52-bridging-the-digital-divide-making-information-technology-accessible-to-everyone

CLICKS Seniors, a Creative Commons Attribution (2.0) image from Neighborhood Centers’ photostream

Pittsburgh has become a leader in information technology and innovation in recent years; however, far too many of our residents still lack access to the Internet and even to computers. For families struggling just to keep the lights on and feed their children, Internet access is low on the list of necessities; however access to the Internet and to learning tools from computers to tablets is becoming more and more important every day. We must find innovative new ways to bridge this digital divide and to provide all of our residents access to computers and the Internet.

1. Leverage Existing Resources

The growth of Pittsburgh’s tech sector and the invaluable support of our philanthropic community has provided us with incredible resources and opportunities that we must do a better job of leveraging for those living in poverty. Companies like Google and the plethora of start-ups emerging from our universities and medical centers every year are natural partners to help us bridge the gaps of technological literacy and access to the Internet. Similarly, our world-class system of Carnegie Libraries and our foundation community offer the infrastructure to help us build a connected and technologically literate Pittsburgh for everyone.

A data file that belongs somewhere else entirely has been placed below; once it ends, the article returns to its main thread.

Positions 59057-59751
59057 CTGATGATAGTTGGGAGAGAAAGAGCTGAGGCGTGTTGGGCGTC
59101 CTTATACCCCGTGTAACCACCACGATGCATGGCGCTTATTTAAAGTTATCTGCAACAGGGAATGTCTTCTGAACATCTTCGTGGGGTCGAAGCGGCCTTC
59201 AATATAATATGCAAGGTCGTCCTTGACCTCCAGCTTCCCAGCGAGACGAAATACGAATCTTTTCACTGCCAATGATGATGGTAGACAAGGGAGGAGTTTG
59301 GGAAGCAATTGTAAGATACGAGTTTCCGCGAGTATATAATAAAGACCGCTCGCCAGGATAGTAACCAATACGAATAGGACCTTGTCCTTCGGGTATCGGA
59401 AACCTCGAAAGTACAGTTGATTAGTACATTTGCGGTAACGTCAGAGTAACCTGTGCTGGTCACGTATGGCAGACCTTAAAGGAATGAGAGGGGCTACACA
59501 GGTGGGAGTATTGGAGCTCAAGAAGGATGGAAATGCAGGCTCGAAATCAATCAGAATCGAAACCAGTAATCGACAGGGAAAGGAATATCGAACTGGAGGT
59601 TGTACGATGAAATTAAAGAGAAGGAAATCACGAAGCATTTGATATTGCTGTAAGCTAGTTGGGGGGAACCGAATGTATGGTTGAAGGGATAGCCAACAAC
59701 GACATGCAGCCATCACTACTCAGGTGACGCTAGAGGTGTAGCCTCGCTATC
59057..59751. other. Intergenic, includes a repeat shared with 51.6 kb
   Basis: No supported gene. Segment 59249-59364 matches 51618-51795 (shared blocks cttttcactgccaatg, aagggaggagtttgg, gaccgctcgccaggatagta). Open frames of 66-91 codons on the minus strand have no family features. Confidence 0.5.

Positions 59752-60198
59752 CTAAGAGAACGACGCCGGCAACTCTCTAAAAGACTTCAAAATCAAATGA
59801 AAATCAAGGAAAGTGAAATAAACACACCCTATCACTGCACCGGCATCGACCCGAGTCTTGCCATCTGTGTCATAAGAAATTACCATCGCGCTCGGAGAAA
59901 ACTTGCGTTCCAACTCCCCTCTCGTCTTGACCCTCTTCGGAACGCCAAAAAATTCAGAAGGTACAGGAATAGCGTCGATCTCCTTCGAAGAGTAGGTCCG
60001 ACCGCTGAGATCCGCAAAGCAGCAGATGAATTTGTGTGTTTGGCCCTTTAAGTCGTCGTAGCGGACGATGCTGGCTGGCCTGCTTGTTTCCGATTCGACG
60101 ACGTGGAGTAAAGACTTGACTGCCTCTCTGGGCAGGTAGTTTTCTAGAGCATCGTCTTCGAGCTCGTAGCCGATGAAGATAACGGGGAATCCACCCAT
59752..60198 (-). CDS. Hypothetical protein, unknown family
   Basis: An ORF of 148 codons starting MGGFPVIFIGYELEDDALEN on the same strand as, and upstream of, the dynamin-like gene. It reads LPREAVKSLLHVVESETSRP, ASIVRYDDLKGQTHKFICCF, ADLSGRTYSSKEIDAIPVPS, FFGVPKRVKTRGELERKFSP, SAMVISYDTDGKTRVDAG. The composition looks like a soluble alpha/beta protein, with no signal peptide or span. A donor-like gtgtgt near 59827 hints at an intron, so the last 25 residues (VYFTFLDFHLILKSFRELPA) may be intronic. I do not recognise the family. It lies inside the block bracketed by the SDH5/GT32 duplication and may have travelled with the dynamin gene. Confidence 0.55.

As Mayor, I will work with Google and other companies and with our partners in the foundation community to pilot a free Wi-Fi service to blanket targeted communities. In addition to providing free access to the Internet, we will outfit city operated senior and recreation centers, and nonprofit community centers with computers and other technologies to make use of this free access. As this model proves effective, we can spread it throughout the city to truly close the digital divide and provide the opportunities that come with technological advances to all of our residents.

2. Promote Technological Literacy

Once the infrastructure of Internet access and the technology to take advantage of it is in place, it is also critically important that residents know how best to use it to find a job, stay connected with what is happening throughout the city and the world, and communicate. We should work with our partners in the tech center to create an education program for basic computer and Internet literacy skills and reward graduates with a free refurbished computer to take home and share with their family. Combined with a program to provide free high-speed Internet access, this initiative will put technology into the hands of people throughout our city.